The BBC reported on saturday that the Occupy movement is looking to extend its activities to outreach; that is to the wider community including schools. The BBC reports:
The protest group says the point of its occupation is to reclaim "the space in the face of the financial system and using it to voice ideas for how we can work towards a better future".
Mr Kelsey Fry, who has been at the camp every day since it started, said it had become a focal point for young people interested in political activism, with teenagers travelling from all over the country to visit. Many had joined in its people's assemblies, where issues are discussed openly and everybody taking part is given an equal voice. He said:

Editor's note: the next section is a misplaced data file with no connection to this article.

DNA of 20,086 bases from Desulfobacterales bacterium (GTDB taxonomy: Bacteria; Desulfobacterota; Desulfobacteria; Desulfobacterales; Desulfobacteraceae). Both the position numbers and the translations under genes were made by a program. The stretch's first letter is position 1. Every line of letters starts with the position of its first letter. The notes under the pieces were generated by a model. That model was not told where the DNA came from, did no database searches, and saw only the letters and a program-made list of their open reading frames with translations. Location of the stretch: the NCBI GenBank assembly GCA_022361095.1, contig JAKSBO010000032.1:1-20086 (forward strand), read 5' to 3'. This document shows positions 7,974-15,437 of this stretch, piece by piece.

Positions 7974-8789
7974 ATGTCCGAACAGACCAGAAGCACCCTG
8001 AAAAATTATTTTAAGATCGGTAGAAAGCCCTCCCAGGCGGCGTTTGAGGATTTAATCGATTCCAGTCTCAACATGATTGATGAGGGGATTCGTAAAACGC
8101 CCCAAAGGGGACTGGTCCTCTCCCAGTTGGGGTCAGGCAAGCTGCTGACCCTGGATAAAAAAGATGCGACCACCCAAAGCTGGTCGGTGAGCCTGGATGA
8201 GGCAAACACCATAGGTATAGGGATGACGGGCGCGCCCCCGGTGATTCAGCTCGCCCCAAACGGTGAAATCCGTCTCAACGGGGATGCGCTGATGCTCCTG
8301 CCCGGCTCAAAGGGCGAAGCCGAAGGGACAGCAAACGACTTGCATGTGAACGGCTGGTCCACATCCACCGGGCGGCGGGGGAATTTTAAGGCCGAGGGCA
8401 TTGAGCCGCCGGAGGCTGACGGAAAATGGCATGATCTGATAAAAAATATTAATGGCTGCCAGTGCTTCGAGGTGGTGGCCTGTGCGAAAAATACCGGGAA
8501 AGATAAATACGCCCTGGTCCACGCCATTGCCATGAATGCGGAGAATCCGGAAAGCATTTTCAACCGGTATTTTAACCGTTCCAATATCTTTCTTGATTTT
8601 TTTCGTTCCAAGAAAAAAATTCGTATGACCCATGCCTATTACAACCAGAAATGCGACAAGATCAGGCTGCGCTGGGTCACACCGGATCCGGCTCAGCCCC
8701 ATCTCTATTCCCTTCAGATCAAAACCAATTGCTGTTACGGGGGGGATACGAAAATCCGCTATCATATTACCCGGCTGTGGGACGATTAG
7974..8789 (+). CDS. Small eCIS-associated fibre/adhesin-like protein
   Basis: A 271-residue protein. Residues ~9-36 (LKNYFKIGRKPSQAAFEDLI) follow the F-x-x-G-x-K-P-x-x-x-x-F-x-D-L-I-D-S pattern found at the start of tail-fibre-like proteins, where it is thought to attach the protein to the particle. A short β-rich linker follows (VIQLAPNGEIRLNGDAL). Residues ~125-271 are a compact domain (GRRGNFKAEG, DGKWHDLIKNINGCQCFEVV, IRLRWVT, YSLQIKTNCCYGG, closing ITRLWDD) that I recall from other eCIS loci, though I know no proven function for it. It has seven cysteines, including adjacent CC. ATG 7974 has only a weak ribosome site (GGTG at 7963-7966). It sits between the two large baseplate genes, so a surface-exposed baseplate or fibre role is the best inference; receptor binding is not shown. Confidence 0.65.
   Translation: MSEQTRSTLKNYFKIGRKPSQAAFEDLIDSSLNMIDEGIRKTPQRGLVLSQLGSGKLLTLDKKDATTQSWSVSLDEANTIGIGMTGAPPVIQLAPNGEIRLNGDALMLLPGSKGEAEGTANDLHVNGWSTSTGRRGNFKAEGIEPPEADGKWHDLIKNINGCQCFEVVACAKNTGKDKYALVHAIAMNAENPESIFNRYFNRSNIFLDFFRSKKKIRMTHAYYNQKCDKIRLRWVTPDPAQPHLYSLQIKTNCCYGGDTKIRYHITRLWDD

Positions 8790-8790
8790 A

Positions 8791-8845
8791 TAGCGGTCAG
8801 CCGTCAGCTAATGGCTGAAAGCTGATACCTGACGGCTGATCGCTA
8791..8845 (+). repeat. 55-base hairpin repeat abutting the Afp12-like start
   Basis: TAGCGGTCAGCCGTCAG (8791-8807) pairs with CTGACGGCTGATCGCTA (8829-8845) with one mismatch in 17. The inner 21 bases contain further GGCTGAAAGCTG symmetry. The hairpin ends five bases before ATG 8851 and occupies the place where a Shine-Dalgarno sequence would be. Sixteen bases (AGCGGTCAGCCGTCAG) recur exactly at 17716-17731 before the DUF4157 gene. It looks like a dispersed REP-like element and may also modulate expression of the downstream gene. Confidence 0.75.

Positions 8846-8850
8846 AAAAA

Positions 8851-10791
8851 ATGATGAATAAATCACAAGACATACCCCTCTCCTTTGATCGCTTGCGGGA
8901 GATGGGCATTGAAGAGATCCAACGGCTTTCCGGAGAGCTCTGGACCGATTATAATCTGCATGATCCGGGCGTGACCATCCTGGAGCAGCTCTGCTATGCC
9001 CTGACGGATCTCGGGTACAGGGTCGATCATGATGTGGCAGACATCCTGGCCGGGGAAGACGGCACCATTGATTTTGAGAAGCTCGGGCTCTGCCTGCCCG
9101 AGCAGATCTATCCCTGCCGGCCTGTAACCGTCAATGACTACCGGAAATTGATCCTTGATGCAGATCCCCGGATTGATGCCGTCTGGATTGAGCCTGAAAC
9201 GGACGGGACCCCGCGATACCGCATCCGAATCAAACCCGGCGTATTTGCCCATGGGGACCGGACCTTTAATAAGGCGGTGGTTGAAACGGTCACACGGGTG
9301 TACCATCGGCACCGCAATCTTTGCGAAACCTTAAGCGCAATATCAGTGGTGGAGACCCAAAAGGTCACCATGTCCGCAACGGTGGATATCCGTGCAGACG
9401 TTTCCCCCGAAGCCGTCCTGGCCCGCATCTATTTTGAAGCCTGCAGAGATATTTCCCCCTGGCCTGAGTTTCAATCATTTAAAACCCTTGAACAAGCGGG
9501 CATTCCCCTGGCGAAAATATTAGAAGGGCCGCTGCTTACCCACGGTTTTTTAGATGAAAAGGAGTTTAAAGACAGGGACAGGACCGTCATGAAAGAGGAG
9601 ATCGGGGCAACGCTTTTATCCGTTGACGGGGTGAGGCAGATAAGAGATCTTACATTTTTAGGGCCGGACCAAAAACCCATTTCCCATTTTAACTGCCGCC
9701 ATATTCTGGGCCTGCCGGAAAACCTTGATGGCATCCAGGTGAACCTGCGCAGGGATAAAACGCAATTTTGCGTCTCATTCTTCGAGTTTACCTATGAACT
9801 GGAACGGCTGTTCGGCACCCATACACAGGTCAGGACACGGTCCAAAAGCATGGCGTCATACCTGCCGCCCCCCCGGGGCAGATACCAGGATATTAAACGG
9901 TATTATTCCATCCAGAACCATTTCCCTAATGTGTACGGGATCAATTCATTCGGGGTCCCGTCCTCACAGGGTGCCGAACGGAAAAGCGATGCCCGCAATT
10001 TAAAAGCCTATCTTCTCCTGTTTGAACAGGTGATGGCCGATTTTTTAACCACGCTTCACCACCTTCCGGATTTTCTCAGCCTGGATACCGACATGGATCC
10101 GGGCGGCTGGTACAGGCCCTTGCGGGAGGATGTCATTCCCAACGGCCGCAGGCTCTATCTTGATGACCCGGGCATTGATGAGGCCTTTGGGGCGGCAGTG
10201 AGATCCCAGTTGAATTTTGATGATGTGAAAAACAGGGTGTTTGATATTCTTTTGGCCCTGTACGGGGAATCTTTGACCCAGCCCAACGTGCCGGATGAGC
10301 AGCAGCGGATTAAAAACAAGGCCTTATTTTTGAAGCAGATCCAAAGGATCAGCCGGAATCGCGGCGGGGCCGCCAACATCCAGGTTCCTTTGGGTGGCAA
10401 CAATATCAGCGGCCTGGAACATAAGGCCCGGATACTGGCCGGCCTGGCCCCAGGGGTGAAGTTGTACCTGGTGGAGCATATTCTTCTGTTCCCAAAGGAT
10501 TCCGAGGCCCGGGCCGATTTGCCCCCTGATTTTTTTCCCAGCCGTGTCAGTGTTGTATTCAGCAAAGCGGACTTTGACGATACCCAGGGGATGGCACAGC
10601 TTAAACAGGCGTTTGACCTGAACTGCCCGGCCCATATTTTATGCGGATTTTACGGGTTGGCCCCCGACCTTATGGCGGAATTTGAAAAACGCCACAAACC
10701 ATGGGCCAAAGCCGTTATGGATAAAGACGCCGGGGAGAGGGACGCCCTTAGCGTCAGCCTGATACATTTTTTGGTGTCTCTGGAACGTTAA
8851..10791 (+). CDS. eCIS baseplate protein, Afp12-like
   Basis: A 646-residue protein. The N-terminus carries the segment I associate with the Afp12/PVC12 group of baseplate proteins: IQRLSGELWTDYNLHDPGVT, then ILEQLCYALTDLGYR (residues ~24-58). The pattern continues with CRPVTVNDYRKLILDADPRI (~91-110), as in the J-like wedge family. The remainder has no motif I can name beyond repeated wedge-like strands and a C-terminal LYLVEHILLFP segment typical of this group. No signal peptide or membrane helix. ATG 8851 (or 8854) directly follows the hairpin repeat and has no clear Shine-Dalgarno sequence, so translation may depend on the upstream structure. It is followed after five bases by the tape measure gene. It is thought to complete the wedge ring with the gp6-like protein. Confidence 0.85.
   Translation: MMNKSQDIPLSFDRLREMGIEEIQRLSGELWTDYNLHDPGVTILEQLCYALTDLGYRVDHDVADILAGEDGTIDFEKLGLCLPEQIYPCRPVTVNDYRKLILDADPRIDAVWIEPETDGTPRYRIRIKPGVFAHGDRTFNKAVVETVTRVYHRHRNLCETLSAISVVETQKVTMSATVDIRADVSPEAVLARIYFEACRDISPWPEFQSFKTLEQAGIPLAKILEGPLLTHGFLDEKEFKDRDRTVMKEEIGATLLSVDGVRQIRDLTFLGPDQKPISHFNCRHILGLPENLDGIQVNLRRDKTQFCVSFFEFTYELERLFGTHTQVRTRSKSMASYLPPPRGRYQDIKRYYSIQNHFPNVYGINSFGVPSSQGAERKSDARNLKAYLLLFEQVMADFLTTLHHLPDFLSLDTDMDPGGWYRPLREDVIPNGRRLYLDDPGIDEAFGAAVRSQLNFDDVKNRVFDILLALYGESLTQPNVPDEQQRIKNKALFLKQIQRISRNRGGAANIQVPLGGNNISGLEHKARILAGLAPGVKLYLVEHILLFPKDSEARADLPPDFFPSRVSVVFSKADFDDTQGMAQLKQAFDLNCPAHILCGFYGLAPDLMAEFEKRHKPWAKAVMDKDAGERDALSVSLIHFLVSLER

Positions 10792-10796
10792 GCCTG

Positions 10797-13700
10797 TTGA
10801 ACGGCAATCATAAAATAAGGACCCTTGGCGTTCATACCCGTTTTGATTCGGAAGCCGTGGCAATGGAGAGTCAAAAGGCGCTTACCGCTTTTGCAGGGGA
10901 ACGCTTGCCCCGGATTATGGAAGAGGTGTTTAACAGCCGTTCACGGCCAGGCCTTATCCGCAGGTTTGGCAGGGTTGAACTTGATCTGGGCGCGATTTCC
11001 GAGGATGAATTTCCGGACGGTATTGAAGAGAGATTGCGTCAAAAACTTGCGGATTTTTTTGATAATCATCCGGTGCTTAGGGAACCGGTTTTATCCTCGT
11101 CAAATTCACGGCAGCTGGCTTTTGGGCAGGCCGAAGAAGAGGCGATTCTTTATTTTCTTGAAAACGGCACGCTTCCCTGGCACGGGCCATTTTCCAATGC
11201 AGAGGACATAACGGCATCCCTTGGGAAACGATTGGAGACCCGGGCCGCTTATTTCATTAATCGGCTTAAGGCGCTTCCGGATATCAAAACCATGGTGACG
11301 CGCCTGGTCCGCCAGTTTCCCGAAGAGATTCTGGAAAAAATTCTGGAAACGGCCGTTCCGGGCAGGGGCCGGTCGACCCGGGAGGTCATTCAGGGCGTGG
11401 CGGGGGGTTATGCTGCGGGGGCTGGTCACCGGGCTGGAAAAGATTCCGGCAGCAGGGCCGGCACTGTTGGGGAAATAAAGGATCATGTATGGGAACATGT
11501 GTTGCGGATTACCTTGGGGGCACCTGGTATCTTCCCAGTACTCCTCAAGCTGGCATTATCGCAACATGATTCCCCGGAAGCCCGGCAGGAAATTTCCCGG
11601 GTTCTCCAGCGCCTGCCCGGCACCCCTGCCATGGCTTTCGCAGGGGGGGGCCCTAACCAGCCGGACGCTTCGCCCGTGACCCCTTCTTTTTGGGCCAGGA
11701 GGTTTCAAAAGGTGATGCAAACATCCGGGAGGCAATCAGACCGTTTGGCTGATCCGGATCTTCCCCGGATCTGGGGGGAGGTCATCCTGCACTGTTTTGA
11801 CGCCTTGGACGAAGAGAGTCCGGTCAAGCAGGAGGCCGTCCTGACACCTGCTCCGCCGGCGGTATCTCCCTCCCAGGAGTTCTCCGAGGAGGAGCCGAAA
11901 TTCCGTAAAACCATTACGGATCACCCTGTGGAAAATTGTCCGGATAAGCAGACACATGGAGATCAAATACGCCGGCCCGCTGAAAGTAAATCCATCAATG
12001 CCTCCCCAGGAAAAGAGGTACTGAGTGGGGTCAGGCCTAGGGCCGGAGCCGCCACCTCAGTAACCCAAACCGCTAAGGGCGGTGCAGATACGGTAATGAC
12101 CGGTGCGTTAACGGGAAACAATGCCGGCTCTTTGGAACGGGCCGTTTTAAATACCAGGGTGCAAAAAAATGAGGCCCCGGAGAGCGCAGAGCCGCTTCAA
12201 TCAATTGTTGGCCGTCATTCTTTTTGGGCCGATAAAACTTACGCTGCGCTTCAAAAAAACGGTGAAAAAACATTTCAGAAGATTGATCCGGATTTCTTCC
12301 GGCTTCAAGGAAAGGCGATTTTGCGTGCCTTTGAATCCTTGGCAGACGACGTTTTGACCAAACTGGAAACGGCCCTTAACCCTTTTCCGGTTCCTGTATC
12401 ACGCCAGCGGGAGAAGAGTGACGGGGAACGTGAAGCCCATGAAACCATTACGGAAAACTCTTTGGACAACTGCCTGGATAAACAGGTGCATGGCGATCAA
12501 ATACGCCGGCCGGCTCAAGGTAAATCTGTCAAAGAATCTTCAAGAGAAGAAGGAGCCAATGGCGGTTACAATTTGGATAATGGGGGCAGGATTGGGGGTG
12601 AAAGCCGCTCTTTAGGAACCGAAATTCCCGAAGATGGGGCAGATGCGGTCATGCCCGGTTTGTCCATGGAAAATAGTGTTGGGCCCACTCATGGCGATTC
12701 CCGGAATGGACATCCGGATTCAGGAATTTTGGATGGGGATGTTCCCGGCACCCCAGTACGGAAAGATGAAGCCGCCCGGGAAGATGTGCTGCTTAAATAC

"So many of the camps, not just at St Paul's but around the country, will be cleared away in the next few weeks so outreach is a really good way to move things on. Young people are a very large part of society and they are voiceless. They will be the people who inherit a troubled future. We are not trying to indoctrinate them or recruit them, we are trying to use the citizenship curriculum to give young people the tools to take up the issues that are important to them."
Many schools may well see this approach as a challenge; whereas actually, it's a test of their liberal education values, and one, I trust, that they will not fail.